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Characterization of Second-Order Reflection Bands from a Cholesteric Liquid Crystal Cell Based on a Wavelength-Swept Laser

1
Department of Physics, Chungnam National University, 99 Daehak-ro Yuseong-gu, Daejeon 34134, Korea
2
Core Technology R&D Team, Samsung Electronics, Hwaseong-si, Gyeonggi-do 18448, Korea
3
Instituted of Quantum Systems (IQS), Chungnam National University, 99 Daehak-ro Yuseong-gu, Daejeon 34134, Korea
4
Beckman Laser Institute, UC Irvine, Irvine, CA 92612, USA
*
Author to whom correspondence should be addressed.
These authors contributed equally in this work.
Sensors 2020, 20(16), 4643; https://doi.org/10.3390/s20164643
Received: 30 June 2020 / Revised: 12 August 2020 / Accepted: 15 August 2020 / Published: 18 August 2020
(This article belongs to the Special Issue Fiber Optic Sensors and Fiber Lasers)
We report the results of an experimental study of the characterization of second-order reflection bands from a cholesteric liquid crystal (CLC) cell that depends on the applied electric field, using a wide bandwidth wavelength-swept laser. The second-order reflection bands around 1300 nm and 1500 nm were observed using an optical spectrum analyzer when an electric field was applied to a horizontally oriented electrode cell with a pitch of 1.77 μm. A second-order reflection spectrum began to appear when the intensity of the electric field was 1.03 Vrms/μm with the angle of incidence to the CLC cell fixed at 36°. The reflectance increased as the intensity of the electric field increased at an angle of incidence of 20°, whereas at an incident angle of 36°, when an electric field of a predetermined value or more was applied to the CLC cell, it was confirmed that deformation was completely formed in the liquid crystal and the reflectance was saturated to a constant level. As the intensity of the electric field increased further, the reflection band shifted to a longer wavelength and discontinuous wavelength shift due to the pitch jump was observed rather than a continuous wavelength increase. In addition, the reflection band changed when the angle of incidence on the CLC cell was changed. As the angle of incidence gradually increased, the center wavelength of the reflection band moved towards shorter wavelengths. In the future, we intend to develop a device for optical wavelength filters based on side-polished optical fibers. This is expected to have a potential application as a wavelength notch filter or a bandpass filter. View Full-Text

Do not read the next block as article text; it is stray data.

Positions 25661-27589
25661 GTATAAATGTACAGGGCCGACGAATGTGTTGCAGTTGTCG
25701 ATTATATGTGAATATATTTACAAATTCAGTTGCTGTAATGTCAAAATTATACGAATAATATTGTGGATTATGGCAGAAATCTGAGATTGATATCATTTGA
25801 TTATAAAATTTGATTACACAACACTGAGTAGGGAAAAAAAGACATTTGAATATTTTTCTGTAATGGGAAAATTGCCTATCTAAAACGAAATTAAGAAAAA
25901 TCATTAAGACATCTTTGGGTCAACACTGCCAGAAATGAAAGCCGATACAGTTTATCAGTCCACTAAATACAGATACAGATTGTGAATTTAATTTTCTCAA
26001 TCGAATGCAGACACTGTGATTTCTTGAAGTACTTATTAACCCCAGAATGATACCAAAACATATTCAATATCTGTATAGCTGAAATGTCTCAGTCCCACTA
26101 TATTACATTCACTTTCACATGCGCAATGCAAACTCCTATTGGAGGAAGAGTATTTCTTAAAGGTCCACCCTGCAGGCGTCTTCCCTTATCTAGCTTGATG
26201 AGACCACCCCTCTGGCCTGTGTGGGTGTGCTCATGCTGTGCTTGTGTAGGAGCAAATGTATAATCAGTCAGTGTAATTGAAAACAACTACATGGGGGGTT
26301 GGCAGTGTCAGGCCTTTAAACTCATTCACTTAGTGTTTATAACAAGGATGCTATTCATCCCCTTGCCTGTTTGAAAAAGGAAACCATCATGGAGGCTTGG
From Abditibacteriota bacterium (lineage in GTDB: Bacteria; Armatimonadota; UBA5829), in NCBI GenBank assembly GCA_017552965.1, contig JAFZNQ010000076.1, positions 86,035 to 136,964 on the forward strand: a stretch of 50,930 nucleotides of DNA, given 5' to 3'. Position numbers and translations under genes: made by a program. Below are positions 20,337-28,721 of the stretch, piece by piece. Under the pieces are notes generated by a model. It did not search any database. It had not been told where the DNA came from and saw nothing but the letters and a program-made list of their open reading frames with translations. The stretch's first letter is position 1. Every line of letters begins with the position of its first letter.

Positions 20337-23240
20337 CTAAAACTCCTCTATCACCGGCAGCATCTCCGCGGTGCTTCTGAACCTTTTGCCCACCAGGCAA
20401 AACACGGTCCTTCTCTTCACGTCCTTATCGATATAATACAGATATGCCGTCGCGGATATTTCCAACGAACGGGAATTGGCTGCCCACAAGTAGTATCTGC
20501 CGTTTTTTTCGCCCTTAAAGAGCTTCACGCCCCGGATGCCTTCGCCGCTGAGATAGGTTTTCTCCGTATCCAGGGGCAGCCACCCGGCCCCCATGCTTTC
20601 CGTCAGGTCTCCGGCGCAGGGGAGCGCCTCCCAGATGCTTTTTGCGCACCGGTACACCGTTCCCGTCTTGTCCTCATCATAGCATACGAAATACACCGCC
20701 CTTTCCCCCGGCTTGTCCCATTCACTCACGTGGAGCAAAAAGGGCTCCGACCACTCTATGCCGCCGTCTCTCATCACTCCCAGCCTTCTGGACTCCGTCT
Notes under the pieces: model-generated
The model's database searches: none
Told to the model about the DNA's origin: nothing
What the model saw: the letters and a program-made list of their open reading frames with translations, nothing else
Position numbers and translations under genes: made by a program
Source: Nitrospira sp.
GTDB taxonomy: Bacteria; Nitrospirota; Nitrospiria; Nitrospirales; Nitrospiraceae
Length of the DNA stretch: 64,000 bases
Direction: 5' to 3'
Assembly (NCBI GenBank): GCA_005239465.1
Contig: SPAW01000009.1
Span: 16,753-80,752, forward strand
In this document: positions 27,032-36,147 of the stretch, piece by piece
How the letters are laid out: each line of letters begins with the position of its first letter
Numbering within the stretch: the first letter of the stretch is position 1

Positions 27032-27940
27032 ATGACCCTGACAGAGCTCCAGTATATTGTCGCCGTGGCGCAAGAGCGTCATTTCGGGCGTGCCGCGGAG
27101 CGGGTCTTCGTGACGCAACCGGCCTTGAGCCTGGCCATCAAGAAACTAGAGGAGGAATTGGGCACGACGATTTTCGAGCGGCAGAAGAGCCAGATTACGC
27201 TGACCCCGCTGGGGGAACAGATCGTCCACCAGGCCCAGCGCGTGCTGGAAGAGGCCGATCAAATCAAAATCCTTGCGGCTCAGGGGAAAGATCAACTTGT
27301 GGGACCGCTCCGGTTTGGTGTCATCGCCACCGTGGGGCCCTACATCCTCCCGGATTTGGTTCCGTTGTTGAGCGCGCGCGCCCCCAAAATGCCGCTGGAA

Keywords: fiber laser; wavelength-swept laser; cholesteric liquid crystal; bandpass filter fiber laser; wavelength-swept laser; cholesteric liquid crystal; bandpass filter
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MDPI and ACS Style

Ahn, S.; Ko, M.O.; Kim, J.-H.; Chen, Z.; Jeon, M.Y. Characterization of Second-Order Reflection Bands from a Cholesteric Liquid Crystal Cell Based on a Wavelength-Swept Laser. Sensors 2020, 20, 4643.

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